The court pointed out that there’s no requirement for the proceedings to resolve all possible claims. If some claimants could be assisted to access the court, then that was “better than none”.
The court noted that a claim for undisclosed or secret commission was perhaps a reasonable example of a claim where an entitlement could be calculated on a basis common to all members of the class. Importantly, the fact that the commission appeared to vary between individuals didn’t deflect from that point. Quoting from Lloyd v Google the court said that, in any event, there were still present at least some of the “advantages in terms of justice and efficiency” if “common issues of law or fact are decided through a representative claim, leaving [over] issues which require individual determination”.
The fact that the claim was focussed on the recovery of undisclosed or secret commission rather than damages requiring individualised assessment was a relevant factor in the exercise of the court’s discretion in this case.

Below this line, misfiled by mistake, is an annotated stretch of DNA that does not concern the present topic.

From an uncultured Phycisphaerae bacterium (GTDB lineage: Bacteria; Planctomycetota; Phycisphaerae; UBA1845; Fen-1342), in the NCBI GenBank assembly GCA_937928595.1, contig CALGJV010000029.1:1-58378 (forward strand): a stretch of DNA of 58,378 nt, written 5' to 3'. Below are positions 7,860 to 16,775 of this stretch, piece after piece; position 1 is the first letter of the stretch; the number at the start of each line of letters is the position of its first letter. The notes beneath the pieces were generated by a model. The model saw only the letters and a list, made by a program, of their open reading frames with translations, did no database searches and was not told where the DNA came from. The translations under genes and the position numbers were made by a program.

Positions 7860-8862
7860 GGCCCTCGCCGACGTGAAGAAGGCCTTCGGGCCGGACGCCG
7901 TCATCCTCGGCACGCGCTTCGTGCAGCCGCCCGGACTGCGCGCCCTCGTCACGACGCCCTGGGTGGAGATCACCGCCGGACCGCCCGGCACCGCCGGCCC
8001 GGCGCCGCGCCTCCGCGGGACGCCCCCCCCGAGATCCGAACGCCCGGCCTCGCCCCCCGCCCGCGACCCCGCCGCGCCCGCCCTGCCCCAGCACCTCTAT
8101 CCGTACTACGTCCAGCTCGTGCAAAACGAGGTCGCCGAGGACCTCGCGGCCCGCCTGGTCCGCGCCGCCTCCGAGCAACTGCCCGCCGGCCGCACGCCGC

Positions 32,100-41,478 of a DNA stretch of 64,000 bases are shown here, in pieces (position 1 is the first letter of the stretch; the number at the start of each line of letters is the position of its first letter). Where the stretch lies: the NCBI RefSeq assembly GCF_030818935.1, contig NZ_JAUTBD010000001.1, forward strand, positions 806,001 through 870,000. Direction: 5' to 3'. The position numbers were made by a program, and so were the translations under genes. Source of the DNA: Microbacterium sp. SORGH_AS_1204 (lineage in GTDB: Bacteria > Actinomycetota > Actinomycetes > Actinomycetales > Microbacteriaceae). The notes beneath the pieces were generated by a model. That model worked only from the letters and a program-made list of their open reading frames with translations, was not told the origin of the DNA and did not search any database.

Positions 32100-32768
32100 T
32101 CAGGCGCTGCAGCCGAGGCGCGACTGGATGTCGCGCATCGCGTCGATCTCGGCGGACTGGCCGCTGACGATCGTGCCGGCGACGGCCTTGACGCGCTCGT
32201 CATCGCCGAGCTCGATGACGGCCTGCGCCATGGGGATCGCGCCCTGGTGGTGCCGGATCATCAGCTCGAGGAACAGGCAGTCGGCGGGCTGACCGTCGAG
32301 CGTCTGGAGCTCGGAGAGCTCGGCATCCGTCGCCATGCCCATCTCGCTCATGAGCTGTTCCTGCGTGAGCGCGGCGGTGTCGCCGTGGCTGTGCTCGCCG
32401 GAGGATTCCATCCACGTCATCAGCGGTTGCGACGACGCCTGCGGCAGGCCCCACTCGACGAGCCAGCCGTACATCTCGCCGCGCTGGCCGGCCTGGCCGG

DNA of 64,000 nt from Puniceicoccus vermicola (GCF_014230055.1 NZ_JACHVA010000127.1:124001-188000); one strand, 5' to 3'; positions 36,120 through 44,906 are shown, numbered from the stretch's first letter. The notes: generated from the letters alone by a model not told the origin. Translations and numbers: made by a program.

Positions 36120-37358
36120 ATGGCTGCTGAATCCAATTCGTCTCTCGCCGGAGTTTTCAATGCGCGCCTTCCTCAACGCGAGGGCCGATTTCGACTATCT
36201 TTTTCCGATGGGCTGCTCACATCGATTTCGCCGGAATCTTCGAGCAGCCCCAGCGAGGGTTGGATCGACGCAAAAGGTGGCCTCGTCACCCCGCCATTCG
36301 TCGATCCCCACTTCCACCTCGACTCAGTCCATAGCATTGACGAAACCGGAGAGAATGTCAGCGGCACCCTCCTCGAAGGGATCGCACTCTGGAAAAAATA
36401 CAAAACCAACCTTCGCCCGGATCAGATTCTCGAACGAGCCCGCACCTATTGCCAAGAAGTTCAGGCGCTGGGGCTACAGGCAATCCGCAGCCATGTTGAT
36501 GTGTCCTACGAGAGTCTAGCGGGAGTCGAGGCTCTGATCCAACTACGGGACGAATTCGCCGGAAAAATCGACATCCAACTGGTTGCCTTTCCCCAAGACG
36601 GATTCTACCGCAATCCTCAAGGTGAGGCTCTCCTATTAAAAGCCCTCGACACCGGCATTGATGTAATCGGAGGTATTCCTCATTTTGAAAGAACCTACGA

An appeal of this decision is due to be heard by the Court of Appeal in November 2023 and we’ll be watching the outcome closely.
By contrast, in Prismall v Google  the court struck out a representative claim alleging misuse of private information because the same interest test was not met. It was thought that such claims might have a chance of succeeding where Lloyd v Google failed, because mere ‘loss of control’ damages are capable of being awarded for misuse of private information.